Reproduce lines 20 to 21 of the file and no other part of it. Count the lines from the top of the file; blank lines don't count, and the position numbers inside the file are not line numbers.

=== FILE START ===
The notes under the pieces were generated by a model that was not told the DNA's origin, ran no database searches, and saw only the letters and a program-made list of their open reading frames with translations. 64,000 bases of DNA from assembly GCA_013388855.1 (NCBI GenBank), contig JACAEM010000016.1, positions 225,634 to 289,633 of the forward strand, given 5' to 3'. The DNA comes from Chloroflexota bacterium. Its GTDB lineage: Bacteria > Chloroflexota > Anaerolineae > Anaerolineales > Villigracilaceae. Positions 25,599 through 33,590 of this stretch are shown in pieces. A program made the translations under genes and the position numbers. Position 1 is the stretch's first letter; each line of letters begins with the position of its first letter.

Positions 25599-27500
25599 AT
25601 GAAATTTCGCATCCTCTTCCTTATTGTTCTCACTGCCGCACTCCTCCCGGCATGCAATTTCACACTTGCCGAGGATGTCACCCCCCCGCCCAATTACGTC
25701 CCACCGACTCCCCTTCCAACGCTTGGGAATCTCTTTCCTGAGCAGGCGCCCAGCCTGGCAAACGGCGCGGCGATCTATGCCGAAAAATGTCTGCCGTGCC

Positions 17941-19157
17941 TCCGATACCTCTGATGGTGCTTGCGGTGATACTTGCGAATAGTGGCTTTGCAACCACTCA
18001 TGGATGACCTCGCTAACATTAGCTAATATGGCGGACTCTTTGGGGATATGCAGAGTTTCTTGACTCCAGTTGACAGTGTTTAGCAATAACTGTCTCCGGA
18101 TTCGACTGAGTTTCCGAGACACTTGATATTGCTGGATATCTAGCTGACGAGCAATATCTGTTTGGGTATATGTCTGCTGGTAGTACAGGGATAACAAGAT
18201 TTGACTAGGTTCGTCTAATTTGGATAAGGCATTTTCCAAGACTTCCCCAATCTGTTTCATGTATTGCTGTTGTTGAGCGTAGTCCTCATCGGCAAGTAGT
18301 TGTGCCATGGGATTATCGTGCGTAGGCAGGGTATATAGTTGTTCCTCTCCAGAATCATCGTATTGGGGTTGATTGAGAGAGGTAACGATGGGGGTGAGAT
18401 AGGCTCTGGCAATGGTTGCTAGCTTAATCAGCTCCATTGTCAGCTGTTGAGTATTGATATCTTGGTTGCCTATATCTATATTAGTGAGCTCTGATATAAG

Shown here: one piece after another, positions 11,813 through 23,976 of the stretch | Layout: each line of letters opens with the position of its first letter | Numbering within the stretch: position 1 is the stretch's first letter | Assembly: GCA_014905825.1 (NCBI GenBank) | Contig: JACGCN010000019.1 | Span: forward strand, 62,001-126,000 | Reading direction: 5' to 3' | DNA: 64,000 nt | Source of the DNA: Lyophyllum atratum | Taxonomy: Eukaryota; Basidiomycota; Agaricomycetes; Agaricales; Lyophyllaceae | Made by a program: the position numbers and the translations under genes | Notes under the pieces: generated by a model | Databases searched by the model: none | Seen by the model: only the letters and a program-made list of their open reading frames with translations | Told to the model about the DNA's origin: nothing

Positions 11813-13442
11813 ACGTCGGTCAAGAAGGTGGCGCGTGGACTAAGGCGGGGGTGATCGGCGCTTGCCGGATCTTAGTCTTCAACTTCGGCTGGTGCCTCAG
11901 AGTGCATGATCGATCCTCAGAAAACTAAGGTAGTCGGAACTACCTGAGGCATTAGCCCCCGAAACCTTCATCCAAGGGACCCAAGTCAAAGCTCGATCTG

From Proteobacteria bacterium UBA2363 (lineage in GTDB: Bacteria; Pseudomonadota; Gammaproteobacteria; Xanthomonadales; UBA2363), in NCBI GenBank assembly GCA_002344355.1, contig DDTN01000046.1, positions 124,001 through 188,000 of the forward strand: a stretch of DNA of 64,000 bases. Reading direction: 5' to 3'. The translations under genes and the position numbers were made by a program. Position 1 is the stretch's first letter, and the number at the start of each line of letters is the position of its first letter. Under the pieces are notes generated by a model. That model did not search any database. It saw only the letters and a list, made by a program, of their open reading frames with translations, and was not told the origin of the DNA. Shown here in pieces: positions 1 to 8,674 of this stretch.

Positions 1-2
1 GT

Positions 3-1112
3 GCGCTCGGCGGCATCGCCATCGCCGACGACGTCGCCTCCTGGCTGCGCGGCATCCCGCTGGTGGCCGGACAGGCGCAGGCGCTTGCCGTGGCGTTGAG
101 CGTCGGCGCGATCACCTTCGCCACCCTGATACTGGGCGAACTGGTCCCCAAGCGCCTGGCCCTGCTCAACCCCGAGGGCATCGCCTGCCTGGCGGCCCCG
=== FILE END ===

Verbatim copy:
Positions 3-1112
3 GCGCTCGGCGGCATCGCCATCGCCGACGACGTCGCCTCCTGGCTGCGCGGCATCCCGCTGGTGGCCGGACAGGCGCAGGCGCTTGCCGTGGCGTTGAG